{{wl-publish: 2020-05-18 11:42:33 +0000 | Fabrice }}

Revision as of 12:13, 18 May 2020

One often wants to compare a printed graph with one's own Mathematical curve. When the curve is fixed, I use Inkscape to do that, with opacity of either one of the images. That's the simplest. If the curve is varying, however, one can use Mathematica's Manipulate to do something similar, on the go. Here's an example that comes from a nice paper from Sheffield & Manchester on the Photon Statistics of Filtered Resonance Fluorescence, by Catherine Phillips et al. There, among other things, they checked the loss of antibunching in resonance fluorescence that we theorized in a series of papers. This is their Fig. 2:

Phillips-lantibu.jpg

Now in Ref. [1], we have a theoretical formula (Eq. (19b)) for what should be the theory curve on the left. In tidied-up notations, this is:

$$g^{(2)}(\tau=0)=\frac{\digamma_{11}\left(\gamma_\sigma ^2+4 \Omega ^2\right) \left(\digamma_{11}\digamma_{12}+8 \Omega ^2\right) \left(48 \Gamma ^2 \Omega ^4 \digamma_{21}+4 \Gamma \Omega ^2 \digamma_{31} \left(17 \Gamma ^3+29 \Gamma ^2 \gamma_\sigma +18 \Gamma \gamma_\sigma ^2+4 \gamma_\sigma ^3\right) +\digamma_{11}\digamma_{21}^2\digamma_{31}^2 \digamma_{12}\digamma_{32}\right)} {\digamma_{21}\digamma_{31}\left(\digamma_{11}\digamma_{21}+4 \Omega ^2\right) \left(\digamma_{31}\digamma_{32}+8 \Omega ^2\right) \left(\digamma_{12}\digamma_{11}^2 +4 \Gamma \Omega ^2\right)^2}$$

where we defined $\digamma_{kl}\equiv k\Gamma+l\gamma_\sigma$, for $\gamma_\sigma$ the radiative decay rate of the two-level system, $\Gamma$ the filter's bandwidth and $\Omega$ the driving strength. In fact we also studied the same problem from the experimental perspective with Lukas Hanschke from the TUM et al. and find similar things (with a better agreement). The point is, is this "similar" exactly the same? Is our analytical expression a perfect match to their theory curve? Our colleagues do not give a closed-form expression for this result and we can only surmise they got it numerically. How do the two compare?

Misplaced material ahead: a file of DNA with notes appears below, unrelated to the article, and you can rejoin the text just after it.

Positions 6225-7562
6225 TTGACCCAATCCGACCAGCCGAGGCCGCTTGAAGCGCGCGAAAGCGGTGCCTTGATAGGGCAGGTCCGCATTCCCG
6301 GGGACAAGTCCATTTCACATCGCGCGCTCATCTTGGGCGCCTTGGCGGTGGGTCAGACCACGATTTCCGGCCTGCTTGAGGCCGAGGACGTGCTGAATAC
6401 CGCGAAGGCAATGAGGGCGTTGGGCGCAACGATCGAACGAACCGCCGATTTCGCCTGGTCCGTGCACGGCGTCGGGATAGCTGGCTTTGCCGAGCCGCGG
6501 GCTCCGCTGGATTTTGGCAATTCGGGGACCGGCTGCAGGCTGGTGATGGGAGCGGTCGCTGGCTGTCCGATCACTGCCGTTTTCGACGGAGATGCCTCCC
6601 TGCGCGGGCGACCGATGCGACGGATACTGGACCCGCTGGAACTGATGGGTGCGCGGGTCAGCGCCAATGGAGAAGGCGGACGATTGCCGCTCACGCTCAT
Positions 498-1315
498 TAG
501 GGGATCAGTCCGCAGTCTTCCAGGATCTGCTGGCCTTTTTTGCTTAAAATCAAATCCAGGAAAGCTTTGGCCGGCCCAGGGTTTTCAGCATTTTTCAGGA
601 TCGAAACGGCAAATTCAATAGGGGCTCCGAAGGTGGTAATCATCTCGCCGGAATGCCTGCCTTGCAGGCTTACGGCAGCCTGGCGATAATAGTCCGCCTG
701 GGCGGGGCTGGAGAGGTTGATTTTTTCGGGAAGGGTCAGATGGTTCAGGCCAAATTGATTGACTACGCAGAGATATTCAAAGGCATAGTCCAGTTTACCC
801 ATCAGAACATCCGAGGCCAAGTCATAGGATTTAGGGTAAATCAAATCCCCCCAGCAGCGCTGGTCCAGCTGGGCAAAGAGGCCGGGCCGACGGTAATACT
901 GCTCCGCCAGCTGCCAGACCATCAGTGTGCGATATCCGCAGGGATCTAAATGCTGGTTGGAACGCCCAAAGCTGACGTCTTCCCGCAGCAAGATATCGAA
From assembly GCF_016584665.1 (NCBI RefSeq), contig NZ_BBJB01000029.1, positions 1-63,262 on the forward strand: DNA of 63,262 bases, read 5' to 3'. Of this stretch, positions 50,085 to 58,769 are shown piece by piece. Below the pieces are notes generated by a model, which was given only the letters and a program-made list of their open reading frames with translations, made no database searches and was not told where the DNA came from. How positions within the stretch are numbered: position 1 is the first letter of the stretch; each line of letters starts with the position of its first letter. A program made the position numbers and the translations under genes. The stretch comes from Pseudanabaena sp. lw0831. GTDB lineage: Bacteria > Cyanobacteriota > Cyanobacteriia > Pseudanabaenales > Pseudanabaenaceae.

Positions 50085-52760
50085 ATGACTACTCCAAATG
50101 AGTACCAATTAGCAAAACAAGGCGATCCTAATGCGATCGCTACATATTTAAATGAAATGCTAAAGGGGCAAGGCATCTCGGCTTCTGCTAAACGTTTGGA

This is how to do it in Mathematica, combining ImageCompose, ImageResize & SetAlphaChannel:

The image is screenshot and pasted directly into the notebook & defined as something (here, Phillips, after the first author)Phillips-equal.jpg and the following code that includes x and y to position horizontalwise & verticalwise the image, and sx, sy to scale it, so as to align it with the Mathematica plot, and α to change the transparency (opacity):

Phillips-fitting.jpg

In code (you can copy/paste this in a notebook but you'll need to define the image):

Manipulate[
 ImageCompose[
  LogLinearPlot[
   (* Analytical formula, Eq. (19b) of López Carreño & Laussy, PRB 94:
   063825, 2016 *)
   ((\[Gamma]a + \[Gamma]\[Sigma]) (\[Gamma]\
\[Sigma]^2 + 
        8 \[CapitalOmega]^2) ((\[Gamma]a + \[Gamma]\[Sigma]) \
(\[Gamma]a + 2 \[Gamma]\[Sigma]) + 
        16 \[CapitalOmega]^2) ((\[Gamma]a + \[Gamma]\[Sigma]) (2 \
\[Gamma]a + \[Gamma]\[Sigma])^2 (3 \[Gamma]a + \[Gamma]\[Sigma])^2 (\
\[Gamma]a + 2 \[Gamma]\[Sigma]) (3 \[Gamma]a + 2 \[Gamma]\[Sigma]) + 
        8 \[Gamma]a (3 \[Gamma]a + \[Gamma]\[Sigma]) (17 \[Gamma]a^3 \
+ 29 \[Gamma]a^2 \[Gamma]\[Sigma] + 18 \[Gamma]a \[Gamma]\[Sigma]^2 + 
           4 \[Gamma]\[Sigma]^3) \[CapitalOmega]^2 + 
        192 \[Gamma]a^2 (2 \[Gamma]a + \[Gamma]\[Sigma]) \
\[CapitalOmega]^4))/((2 \[Gamma]a + \[Gamma]\[Sigma]) (3 \[Gamma]a + \
\[Gamma]\[Sigma]) ((\[Gamma]a + \[Gamma]\[Sigma]) (2 \[Gamma]a + \
\[Gamma]\[Sigma]) + 
        8 \[CapitalOmega]^2) ((3 \[Gamma]a + \[Gamma]\[Sigma]) (3 \
\[Gamma]a + 2 \[Gamma]\[Sigma]) + 
        16 \[CapitalOmega]^2) ((\[Gamma]a + \[Gamma]\[Sigma])^2 (\
\[Gamma]a + 2 \[Gamma]\[Sigma]) + 8 \[Gamma]a \[CapitalOmega]^2)^2),
   {\[Gamma]a, .001, 250}, PlotRange -> {0, 1.2}],
    (* Experimental results & black-box theory, arXiv:2002.08192 *)
  
  ImageResize[SetAlphaChannel[Phillips, \[Alpha]], {sx, sy}]
  , {x, y}],
 {{\[CapitalOmega], .25}, 0, 2}, {{x, 179.}, -100, 
  1000}, {{y, 94.8}, -100, 1000}, {{sx, 367}, 1, 800, 1}, {{sy, 268}, 
  1, 800, 1}, {{\[Alpha], .25}, 0, 1}]

For those who are interested in the Physics: it's a perfect match.

  1. Excitation with quantum light. I. Exciting a harmonic oscillator., J. C. López Carreño and F. P. Laussy, Phys. Rev. A, 94:063825 (2016). Pdf-48px.png